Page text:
Has Shale Gas Reduced Carbon Emissions?

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Jim Hansen

Last week, I wrote that the U.S. is on course to set a new export record of coal. A few days later the EIA made similar projections and estimate that exports will reach 125 million tons for 2012.

EIA coal exports on course for record 2012-10-23

One side effect of the success of U.S. coal exports is the degree to which may they have cancelled out the carbon emissions reduction experienced in the U.S. as shale gas displaced coal in the power generation sector. This question of displacement was addressed in a study just released by researchers at the University of Manchester.

The Study’s lead author Dr. John Broderick had this comment on how the coal to gas switching is being broadly viewed. “Research papers and newspaper column inches have focused on the relative emissions from coal and gas. However, it is the total quantity of CO2 from the energy system that matters to the climate.”

“The calculations presented in this report suggest that more than half of the emissions avoided in the US power sector may have been exported as coal. In total, this export is equivalent to 340 MtCO2 emissions elsewhere in the world, i.e. 52% of the 650 MtCO2 of potential emissions avoided within the US.” [Link is to full 29 page report pdf]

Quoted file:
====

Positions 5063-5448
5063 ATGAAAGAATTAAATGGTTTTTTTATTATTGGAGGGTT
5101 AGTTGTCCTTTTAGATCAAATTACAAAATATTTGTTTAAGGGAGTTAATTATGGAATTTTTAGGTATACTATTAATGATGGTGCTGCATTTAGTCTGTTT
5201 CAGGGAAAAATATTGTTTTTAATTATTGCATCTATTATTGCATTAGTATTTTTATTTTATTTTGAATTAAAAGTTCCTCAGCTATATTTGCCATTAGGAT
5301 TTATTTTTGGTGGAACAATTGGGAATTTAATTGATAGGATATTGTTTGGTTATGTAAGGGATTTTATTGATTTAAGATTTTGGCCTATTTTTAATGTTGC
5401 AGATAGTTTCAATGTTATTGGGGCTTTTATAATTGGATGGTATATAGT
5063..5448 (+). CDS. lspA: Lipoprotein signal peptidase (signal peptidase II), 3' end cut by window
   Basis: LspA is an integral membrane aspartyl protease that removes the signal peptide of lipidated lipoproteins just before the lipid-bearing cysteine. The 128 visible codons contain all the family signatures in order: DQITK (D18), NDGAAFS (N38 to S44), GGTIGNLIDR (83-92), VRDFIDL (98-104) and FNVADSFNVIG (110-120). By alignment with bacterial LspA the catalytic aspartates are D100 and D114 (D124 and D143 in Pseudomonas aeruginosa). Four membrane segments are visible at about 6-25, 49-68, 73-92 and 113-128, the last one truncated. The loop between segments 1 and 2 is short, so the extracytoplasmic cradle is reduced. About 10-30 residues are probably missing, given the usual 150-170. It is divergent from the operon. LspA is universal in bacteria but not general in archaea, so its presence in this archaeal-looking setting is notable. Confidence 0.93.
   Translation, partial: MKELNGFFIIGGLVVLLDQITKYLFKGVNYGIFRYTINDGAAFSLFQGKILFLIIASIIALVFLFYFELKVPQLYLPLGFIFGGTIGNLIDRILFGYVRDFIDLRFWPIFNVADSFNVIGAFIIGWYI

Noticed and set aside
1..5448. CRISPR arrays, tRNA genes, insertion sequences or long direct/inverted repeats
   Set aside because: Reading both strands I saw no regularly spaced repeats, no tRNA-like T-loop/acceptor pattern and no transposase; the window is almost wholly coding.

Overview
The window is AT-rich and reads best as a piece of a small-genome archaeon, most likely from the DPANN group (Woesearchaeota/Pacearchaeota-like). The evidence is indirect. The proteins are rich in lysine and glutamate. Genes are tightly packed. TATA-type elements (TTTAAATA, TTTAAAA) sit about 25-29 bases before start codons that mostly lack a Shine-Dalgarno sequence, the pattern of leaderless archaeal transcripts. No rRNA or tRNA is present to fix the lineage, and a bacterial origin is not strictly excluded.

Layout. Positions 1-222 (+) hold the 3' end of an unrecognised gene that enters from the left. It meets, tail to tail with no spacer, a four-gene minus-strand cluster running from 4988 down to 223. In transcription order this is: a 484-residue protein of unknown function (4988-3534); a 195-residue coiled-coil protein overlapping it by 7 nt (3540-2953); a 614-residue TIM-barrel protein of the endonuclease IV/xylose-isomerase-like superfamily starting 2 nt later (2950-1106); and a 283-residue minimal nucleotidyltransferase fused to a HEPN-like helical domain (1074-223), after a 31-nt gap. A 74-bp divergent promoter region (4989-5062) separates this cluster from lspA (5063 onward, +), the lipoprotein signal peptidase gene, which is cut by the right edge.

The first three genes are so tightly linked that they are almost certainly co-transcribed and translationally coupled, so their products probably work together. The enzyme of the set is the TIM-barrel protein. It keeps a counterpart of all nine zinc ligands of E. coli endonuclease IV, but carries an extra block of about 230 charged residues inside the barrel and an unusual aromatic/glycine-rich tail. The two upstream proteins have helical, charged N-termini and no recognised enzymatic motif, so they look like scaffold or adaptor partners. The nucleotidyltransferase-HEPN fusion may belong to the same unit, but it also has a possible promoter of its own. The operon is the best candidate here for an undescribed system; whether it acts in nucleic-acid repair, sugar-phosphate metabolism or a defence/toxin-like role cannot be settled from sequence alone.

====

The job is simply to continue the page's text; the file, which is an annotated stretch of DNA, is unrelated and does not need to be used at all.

It is easy to forget that oil is not the only energy resource with global interactions. Changes in nuclear power use in Japan and the linkage of LNG prices to an oil benchmark impacted the price of seaborne LNG putting pressure on European power generators to expand their use of coal. Add this to the drop in the price of North American thermal coal to levels that made it more competitive in foreign markets and the movement of this carbon intensive fuel shifted off shore.

The issues of climate and energy are bonded at the hip. If either side in the debate over climate and energy forget that relationship the outcome will be unsatisfactory for everyone. One sided solutions are destine to fail the test of time.

Jim Hansen is an investment advisor at Ravenna Capital Management based in Seattle, Washington. He has spoken at the ASPO-USA national conference as well given other public and academic presentations. His weekly report The Master Resource Report is available online.


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